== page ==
Kings Cross Shorts 2016 START NOW!

Kings Cross Shorts 2016 - $1,000 minimum 1st Prize

Kings Cross Arts & Cultural Festival Inc (“kxacf”) has announced that as a result of a generous donation from a benefactor, the minimum first prize for Kings Cross Shorts 2016  will be $1,000 cash.

The Kings Cross Shorts 2016 winner will be announced during the week long Kings Cross Festival to be staged by kxacf in November 2016.

The basic rules for the film competition are:
* Film of 5 minutes duration
* Theme – “Kings Cross”
* Shot on location in 2011 postcode suburbs ( Potts Point, Elizabeth Bay, Rushcutters Bay and Woolloomooloo) and/or suburb of Darlinghurst
* Not previously exhibited
* Entry fee per film - $15

Entries will close mid October 2016 and a screening and award presentation night will be held in mid November 2016.

Further details will be announced as soon as possible.

The organising committee for the film competition headed jointly by Shane Briant and Magdalena Stamos are determined to bring additional sponsors on board to increase the prize pool.


Thursday, November 26, 2015

Rainer Maria Rilke Quote

Rainer Maria Rilke speaks for us all: “You must give birth to your images. They are the future waiting to be born. Fear not the strangeness you feel. The future must enter you long before it happens. Just wait for the birth, for the hour of the new clarity.”

Paris climate talks won't beat dangerous global warming but they will try to build a vehicle that can

Since Kyoto, the world has changed drastically.

As Australia’s lead UNFCCC negotiator Peter Woolcott pointed out last week, back in 1992 there were only three developing countries on the list of the world’s 12 biggest greenhouse gas emitters. Now there are seven.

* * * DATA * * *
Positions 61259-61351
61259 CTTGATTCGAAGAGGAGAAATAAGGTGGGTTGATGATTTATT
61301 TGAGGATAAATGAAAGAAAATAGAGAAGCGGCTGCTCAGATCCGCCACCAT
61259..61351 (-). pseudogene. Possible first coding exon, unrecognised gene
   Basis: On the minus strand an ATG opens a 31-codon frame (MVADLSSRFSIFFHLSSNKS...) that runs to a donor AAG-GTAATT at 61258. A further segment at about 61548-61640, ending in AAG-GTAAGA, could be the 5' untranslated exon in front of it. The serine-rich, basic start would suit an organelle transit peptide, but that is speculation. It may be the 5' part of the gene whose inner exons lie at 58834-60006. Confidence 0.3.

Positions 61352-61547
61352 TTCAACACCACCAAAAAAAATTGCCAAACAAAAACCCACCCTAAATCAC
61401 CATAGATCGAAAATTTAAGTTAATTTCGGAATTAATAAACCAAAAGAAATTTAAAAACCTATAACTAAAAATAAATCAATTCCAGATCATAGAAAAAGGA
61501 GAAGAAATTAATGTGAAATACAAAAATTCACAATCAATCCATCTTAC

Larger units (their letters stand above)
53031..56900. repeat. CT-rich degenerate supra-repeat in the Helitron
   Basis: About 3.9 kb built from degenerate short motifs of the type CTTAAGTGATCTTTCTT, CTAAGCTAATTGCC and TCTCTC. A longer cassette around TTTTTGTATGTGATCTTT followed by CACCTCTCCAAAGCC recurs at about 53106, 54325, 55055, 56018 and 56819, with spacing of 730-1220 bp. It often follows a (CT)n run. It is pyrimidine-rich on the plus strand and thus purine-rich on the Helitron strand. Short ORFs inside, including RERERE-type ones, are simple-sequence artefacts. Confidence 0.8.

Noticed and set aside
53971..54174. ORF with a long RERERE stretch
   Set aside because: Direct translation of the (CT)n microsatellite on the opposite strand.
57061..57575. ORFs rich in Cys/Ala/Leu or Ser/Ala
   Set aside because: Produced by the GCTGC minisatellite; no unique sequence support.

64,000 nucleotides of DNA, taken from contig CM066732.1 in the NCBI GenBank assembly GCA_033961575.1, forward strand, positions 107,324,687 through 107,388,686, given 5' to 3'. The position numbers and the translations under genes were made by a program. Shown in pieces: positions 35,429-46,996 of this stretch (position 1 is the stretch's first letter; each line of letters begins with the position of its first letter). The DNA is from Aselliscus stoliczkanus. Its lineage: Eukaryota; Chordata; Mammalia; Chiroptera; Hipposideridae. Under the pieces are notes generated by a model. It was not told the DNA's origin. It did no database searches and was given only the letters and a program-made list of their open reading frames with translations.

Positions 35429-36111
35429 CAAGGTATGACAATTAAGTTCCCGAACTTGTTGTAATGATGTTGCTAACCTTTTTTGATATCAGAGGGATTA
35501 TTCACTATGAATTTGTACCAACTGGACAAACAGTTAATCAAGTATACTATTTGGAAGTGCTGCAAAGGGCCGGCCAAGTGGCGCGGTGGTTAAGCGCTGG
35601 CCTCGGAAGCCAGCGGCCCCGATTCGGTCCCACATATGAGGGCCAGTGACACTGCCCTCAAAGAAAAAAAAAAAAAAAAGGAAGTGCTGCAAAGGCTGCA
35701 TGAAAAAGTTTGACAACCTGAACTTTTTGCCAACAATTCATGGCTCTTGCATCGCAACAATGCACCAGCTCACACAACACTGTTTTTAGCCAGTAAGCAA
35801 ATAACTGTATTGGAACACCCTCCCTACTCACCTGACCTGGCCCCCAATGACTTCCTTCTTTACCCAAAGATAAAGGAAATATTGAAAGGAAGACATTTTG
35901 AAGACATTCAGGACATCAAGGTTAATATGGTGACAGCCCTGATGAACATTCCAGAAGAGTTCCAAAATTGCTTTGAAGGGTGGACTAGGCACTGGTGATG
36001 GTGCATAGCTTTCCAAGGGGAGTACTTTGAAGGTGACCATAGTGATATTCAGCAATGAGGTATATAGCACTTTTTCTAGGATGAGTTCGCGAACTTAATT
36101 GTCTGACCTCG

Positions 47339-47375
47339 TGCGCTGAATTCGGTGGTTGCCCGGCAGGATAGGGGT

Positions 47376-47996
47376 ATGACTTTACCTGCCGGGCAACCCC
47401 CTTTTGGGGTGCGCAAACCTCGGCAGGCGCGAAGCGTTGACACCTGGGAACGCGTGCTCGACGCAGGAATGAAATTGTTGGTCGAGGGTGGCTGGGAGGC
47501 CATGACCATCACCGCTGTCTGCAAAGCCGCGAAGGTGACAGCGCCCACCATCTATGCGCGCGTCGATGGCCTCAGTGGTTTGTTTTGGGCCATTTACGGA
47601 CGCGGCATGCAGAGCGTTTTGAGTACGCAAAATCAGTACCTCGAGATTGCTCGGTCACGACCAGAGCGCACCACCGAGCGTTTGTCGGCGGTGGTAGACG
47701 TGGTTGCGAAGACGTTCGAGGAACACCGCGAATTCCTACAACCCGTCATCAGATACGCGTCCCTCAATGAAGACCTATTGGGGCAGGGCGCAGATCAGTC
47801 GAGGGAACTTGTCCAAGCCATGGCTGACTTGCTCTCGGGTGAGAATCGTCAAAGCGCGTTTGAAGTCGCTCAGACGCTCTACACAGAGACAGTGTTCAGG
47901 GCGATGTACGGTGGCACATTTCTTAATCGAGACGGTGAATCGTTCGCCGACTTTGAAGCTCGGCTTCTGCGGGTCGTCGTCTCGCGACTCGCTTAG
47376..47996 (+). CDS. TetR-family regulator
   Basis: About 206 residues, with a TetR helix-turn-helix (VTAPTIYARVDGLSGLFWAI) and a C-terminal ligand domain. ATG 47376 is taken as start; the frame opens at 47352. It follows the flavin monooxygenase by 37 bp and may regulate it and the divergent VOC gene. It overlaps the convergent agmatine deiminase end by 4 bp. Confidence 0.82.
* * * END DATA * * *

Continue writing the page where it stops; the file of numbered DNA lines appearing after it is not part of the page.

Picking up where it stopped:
China has replaced the US as the major global emitter and geopolitical power has shifted towards Asia.

So we need a new deal. COP21 in Paris is the culmination of years of work to get that deal done. This time, all countries are being asked to sign it and because the process works on a consensus approach, all parties need to agree or the deal dies.
The Climate Institute’s Erwin Jackson, who routinely attends UNFCC meetings, offered me a neat summary of how much further advanced the process is heading into Paris than at previous meetings.
At Copenhagen we had a draft agreement that was 200 pages long. At Kyoto it was 80 pages. At Paris, it’s 50 pages.
But there has also been a fundamental change in how the UNFCCC is trying to canvas agreement.
At Kyoto and at Copenhagen the UNFCCC was trying to impose targets to cut emissions from on high. This time the target-setting has been done by the countries themselves – a bottom-up approach.

READ THE COMPLETE ARTICLE AT http://www.theguardian.com/environment/planet-oz/2015/nov/26/paris-climate-talks-wont-beat-dangerous-global-warming-but-will-try-to-build-a-vehicle-that-can?utm_source=esp&utm_medium=Email&utm_campaign=GU+Today+AUS+v1+-+AUS+morning+mail+callout&utm_term=139651&subid=7413251&CMP=ema_632

Wednesday, November 25, 2015

The Wilderness Society's PHOTO OF THE MONTH

IMAGE: Whale watching off Moreton Island, Queensland | Angela Schweikert
For a chance to see your own wilderness photo in the next issue of Wild News, email it to images@wilderness.org.au by Friday, 15 December with your name and short description. Good luck! Read the terms and conditions.

Tuesday, November 24, 2015

'MIST' by Henry Thoreau


Low-anchored cloud,
Newfoundland air,
Fountain-head and source of rivers,
Dew-cloth, dream-drapery,
And napkin spread by fays;
Drifting meadow of the air,
Where bloom the daisied banks and violets,
And in whose fenny labyrinth
The bittern booms and heron wades;
Spirit of lakes and seas and rivers,—
Bear only perfumes and the scent
Of healing herbs to just men’s fields.
Henry David Thoreau